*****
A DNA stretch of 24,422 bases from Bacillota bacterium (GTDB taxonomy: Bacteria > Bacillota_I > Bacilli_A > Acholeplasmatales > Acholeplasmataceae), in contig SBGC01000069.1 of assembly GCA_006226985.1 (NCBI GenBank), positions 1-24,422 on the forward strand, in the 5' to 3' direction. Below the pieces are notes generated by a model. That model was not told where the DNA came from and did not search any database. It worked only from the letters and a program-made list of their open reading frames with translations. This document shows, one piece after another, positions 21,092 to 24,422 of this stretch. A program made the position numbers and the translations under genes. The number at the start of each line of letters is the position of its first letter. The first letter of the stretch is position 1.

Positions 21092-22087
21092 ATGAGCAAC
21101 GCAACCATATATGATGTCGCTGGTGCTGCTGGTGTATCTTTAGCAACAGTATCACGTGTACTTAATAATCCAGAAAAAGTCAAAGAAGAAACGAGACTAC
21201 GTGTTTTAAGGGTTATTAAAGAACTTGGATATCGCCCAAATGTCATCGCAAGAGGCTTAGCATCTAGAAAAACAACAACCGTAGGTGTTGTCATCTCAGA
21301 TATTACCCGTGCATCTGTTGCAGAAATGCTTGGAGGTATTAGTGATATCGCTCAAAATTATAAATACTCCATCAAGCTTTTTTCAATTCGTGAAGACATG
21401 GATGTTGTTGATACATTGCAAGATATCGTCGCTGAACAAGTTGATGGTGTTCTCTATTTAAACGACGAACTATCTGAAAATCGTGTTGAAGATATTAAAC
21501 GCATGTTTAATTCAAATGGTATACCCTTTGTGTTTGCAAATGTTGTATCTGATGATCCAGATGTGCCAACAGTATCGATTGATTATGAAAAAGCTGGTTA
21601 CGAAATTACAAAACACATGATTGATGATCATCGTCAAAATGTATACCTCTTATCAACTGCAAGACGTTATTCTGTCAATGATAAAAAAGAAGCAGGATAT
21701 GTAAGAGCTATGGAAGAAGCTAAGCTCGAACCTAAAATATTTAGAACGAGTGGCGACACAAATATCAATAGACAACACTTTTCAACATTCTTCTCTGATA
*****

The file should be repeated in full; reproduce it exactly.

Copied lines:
A DNA stretch of 24,422 bases from Bacillota bacterium (GTDB taxonomy: Bacteria > Bacillota_I > Bacilli_A > Acholeplasmatales > Acholeplasmataceae), in contig SBGC01000069.1 of assembly GCA_006226985.1 (NCBI GenBank), positions 1-24,422 on the forward strand, in the 5' to 3' direction. Below the pieces are notes generated by a model. That model was not told where the DNA came from and did not search any database. It worked only from the letters and a program-made list of their open reading frames with translations. This document shows, one piece after another, positions 21,092 to 24,422 of this stretch. A program made the position numbers and the translations under genes. The number at the start of each line of letters is the position of its first letter. The first letter of the stretch is position 1.

Positions 21092-22087
21092 ATGAGCAAC
21101 GCAACCATATATGATGTCGCTGGTGCTGCTGGTGTATCTTTAGCAACAGTATCACGTGTACTTAATAATCCAGAAAAAGTCAAAGAAGAAACGAGACTAC
21201 GTGTTTTAAGGGTTATTAAAGAACTTGGATATCGCCCAAATGTCATCGCAAGAGGCTTAGCATCTAGAAAAACAACAACCGTAGGTGTTGTCATCTCAGA
21301 TATTACCCGTGCATCTGTTGCAGAAATGCTTGGAGGTATTAGTGATATCGCTCAAAATTATAAATACTCCATCAAGCTTTTTTCAATTCGTGAAGACATG
21401 GATGTTGTTGATACATTGCAAGATATCGTCGCTGAACAAGTTGATGGTGTTCTCTATTTAAACGACGAACTATCTGAAAATCGTGTTGAAGATATTAAAC
21501 GCATGTTTAATTCAAATGGTATACCCTTTGTGTTTGCAAATGTTGTATCTGATGATCCAGATGTGCCAACAGTATCGATTGATTATGAAAAAGCTGGTTA
21601 CGAAATTACAAAACACATGATTGATGATCATCGTCAAAATGTATACCTCTTATCAACTGCAAGACGTTATTCTGTCAATGATAAAAAAGAAGCAGGATAT
21701 GTAAGAGCTATGGAAGAAGCTAAGCTCGAACCTAAAATATTTAGAACGAGTGGCGACACAAATATCAATAGACAACACTTTTCAACATTCTTCTCTGATA